The Indirect Impact of the Electricity Crisis on Property in South Africa

South Africa’s electricity supply and cost issues have become increasingly important for the country’s property market in recent times, notes John Loos, property sector strategist at FNB Commercial Property Finance.

This is not because the electricity crisis is something new but rather because there are a host of other “economic negatives” that have been mounting, he says.

Loos said that the current electricity crisis becomes an extra challenge at a time when other key operating cost items are also rising rapidly.

The electricity supply crisis is not new. Load shedding first started in earnest back in 2008, as did the big electricity tariff hikes. MSCI data shows that the major increase in gross electricity costs as a percentage of commercial property income receivable took place between 2007 and 2012, where it rose from 6.4% in 2007 to 12.2% by 2012.

In 2021, this percentage was not significantly different from 2012, measuring 12.4%, noted the financial services firm.

Another area of ‘government-related’ costs that has become a challenge to the property market is property taxation costs, largely relating to council rates. As a percentage of gross income receivable, this cost item has doubled – from 5.12% in 2007 to 10.35%, said Loos.

He said rising electricity costs must also be viewed in the context of an environment of rising costs in other areas.

Additional economic negatives are also providing pressure points for the property industry, said Loos.

Eskom has applied to the National Energy Regulator (Nersa) to increase tariffs by 38.1% for 2023/24. “In addition, the timing of big electricity tariff increases gets progressively worse as the economy stagnates, and the economic stagnation is in part due to a deteriorating power supply. General inflation has surged recently, and interest rates are on the rise too,” he said.

The tenant population finds itself far more financially pressured than pre-Covid 19 times. Citing data from TPN Credit Bureau, Loos said that only 66.3% of commercial tenants were in good standing early in 2022 regarding their rental payments. In pre-lockdown times this percentage was often above 80%.

“Therefore, while landlords can, in theory, recover electricity and other costs from tenants, in practice, a financially pressured tenant population means that something has to give, and in many cases, it is rentals that have to decline, at least in real terms.”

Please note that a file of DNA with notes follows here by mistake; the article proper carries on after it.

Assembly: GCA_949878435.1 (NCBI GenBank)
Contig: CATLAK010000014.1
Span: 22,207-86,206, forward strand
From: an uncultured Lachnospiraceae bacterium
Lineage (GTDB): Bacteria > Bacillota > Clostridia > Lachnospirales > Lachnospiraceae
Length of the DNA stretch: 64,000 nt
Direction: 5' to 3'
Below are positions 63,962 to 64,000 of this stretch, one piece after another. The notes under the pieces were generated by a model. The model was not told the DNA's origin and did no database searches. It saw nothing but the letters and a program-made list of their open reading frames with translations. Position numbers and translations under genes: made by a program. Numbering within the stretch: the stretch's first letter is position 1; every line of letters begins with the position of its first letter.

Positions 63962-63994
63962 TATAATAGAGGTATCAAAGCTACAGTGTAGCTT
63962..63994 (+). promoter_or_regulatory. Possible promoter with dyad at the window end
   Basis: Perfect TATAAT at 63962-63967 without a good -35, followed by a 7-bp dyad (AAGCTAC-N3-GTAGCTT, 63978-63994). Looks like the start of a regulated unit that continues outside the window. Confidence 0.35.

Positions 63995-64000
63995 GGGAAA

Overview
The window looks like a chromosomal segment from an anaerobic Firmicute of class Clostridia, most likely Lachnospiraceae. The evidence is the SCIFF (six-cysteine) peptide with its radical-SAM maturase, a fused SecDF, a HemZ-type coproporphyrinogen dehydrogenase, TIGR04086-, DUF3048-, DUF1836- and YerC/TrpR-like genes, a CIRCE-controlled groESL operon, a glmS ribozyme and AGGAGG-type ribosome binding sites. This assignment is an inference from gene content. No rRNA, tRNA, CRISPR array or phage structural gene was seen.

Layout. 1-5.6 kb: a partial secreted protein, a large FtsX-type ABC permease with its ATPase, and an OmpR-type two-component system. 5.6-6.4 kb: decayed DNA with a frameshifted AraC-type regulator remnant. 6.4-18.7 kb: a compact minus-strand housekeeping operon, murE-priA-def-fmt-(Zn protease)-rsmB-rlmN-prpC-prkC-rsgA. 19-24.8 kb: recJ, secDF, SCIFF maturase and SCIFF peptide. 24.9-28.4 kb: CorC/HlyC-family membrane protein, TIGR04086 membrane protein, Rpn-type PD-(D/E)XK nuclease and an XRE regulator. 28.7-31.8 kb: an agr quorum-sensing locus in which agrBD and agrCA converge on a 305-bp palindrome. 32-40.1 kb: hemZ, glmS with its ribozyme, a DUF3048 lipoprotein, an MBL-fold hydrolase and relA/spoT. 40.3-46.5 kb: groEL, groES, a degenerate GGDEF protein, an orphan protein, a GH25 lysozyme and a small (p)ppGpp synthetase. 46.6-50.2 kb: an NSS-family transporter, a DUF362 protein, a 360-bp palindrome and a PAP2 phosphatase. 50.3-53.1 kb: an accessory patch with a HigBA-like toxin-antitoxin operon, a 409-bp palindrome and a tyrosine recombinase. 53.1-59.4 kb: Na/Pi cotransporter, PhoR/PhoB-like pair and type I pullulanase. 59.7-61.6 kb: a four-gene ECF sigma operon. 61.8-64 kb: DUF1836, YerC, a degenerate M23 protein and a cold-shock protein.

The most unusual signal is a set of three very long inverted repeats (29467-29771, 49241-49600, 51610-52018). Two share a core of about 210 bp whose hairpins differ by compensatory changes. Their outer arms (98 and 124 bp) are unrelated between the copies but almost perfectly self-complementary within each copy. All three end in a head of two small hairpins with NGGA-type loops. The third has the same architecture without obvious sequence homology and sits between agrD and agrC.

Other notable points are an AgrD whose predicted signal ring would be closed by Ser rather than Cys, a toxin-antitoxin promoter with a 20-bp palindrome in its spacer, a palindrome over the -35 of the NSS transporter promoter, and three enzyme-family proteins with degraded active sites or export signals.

MSCI data does point to All Commercial Property rentals in decline in real (inflation-adjusted) terms, has declined in real terms by 8.3% since 2014, the property strategist said. And the All-Property Net Operating Income measure has declined in real (inflation-adjusted) terms by 19.9% since 2016.

“The current financial time is thus a significantly tougher environment in which to absorb electricity tariff increases, or cost increases associated with finding alternative reliable power supply sources, compared with more than a decade ago,” said Loos.

Indirect impact

The indirect impact of the electricity crisis on property markets is difficult to quantify but easy to understand, noted Loos.

“The erratic nature of electricity supply disrupts economy-wide production in a myriad of ways, and this, in turn, constrains GDP growth to lower levels than would otherwise be the case. The rising real cost of electricity supply, too, hampers economic and business performance by raising the cost of doing business and thus reducing the financial viability of certain business.”

Lower rates of GDP growth imply weaker business performance and business confidence, which in turn implies constraints on business expansions and new startups, he said. This, in turn, constrains the demand for commercial property space.

“There is thus little doubt that the electricity supply crisis exerts pressure on property market performance, either directly via the property operating cost impact, or indirectly via the impact on the economy.”

But what about regional market differences?

An interesting development in property’s relationship with the electricity crisis is playing out in regional property market performances. The electricity crisis provides an additional opportunity for local governments to differentiate themselves and their regions from others, said Loos.

Proactive councils such as the City of Cape Town have already achieved something of an economic competitive advantage through relatively sound city management, a feature that has been attracting skilled and affluent semigrants to the region, according to FNB.

“These skills inflows should drive a superior economic and property market performance for Cape Town and the broader Western Cape region, something we appear to be seeing already.”

The City of Cape Town often kept load shedding at lower levels than the rest of the country through procuring power from independent sources.

“This more reliable supply of power in Cape Town promises to be a further attraction for business and individual investors alike and can further the region’s competitive advantage, and thus further promote a superior economic and property market performance compared to many other regions and council areas.

“The City of Johannesburg has also, in recent days, been emphasizing its plan to secure alternative sources of power supply to improve reliability,” said Loos.

What all this potentially means is that the electricity supply crisis could indirectly lead to a wider divergence between economies and thus regional property markets, those proactive councils attracting investment and skills to a greater degree than those who leave their fate in the hands of the power utility.

Source –